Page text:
* C$ little changed at C$0.9854 vs US$ or $1.0149
* Trichet, Bernanke overshadow U.S., Canada data
* Bond prices rise across curve
(Updates, adds comments, details)
By Andrea Hopkins
TORONTO, Sept 8 The Canadian dollar was little
changed in early trade on Thursday as markets focused on
statements by key central bankers, overshadowing U.S. and
Canadian economic data.
The euro slid to a two-month low against the U.S. dollar
after the European Central Bank kept interest rates on hold and
ECB boss Jean-Claude Trichet said growth risks in the euro zone
economy have shifted to the downside. [MKTS/GLOB]
The U.S. dollar could also come under pressure later in the
day as U.S. Federal Reserve Governor Ben Bernanke speaks at
1:30 p.m. (1730 GMT), when he is expected to acknowledge
disappointing news on economic recovery but will likely avoid
announcing any further moves on monetary policy.
The focus on the powerful central bankers overshadowed
economic data in Canada and the United States, traders said.
"There are far bigger risks in the system, with Trichet
speaking at the same time as the data release as well as
Bernanke coming up this afternoon. That has clouded any impact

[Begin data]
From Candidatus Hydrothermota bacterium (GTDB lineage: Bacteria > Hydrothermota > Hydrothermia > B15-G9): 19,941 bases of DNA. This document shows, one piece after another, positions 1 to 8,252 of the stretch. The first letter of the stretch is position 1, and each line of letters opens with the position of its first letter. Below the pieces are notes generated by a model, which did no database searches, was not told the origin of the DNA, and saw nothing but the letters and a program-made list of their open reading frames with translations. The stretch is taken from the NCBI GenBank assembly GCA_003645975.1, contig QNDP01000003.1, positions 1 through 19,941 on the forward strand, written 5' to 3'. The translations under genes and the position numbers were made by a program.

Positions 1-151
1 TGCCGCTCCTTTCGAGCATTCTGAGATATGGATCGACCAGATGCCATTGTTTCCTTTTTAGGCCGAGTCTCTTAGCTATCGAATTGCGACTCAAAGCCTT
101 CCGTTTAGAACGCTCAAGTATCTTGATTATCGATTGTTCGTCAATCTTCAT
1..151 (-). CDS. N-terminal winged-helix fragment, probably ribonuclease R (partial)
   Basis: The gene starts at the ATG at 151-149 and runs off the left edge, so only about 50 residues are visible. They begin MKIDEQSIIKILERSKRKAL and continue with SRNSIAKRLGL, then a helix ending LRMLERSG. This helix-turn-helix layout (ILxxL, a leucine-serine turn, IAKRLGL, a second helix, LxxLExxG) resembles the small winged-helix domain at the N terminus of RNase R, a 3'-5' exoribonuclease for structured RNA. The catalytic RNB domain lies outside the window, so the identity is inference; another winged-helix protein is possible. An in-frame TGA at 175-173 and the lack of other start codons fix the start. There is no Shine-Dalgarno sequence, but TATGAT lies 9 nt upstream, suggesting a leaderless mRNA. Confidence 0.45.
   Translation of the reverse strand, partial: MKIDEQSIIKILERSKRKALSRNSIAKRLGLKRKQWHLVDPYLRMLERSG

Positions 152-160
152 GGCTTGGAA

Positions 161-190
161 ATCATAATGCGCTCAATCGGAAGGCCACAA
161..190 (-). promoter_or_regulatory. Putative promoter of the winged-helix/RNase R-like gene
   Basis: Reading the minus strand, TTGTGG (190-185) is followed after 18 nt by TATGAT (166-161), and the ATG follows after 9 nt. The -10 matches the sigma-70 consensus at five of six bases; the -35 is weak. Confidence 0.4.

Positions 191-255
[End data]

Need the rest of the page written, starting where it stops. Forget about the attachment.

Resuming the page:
from the data," said Camilla Sutton, chief currency strategist
at Scotia capital.
"All in all, the Canadian dollar is likely to hug middle
ground pretty closely."
At 9:26 a.m. (1326 GMT), the Canadian currency CAD=D4
wssd at C$0.9854 to the U.S. dollar, or $1.0149, essentially
unchanged from Wednesday's North American close. It had
strengthened briefly to C$0.9840 to the U.S. dollar, or
$1.0162, immediately after U.S. and Canadian economic data was
U.S. jobless claims rose unexpectedly last week and
Canadian trade and housing data for July came in mostly
stronger than expected, according to reports released in
Washington and Ottawa.
Canadian bond prices rose across the yield curve as
investors shifted to safety.
The two-year bond CA2YT=RR was up 2.5 Canadian cents to
yield 0.900 percent, while the 10-year bond CA10YT=RR rose 27
Canadian cents to yield 2.240 percent.
(Editing by Peter Galloway)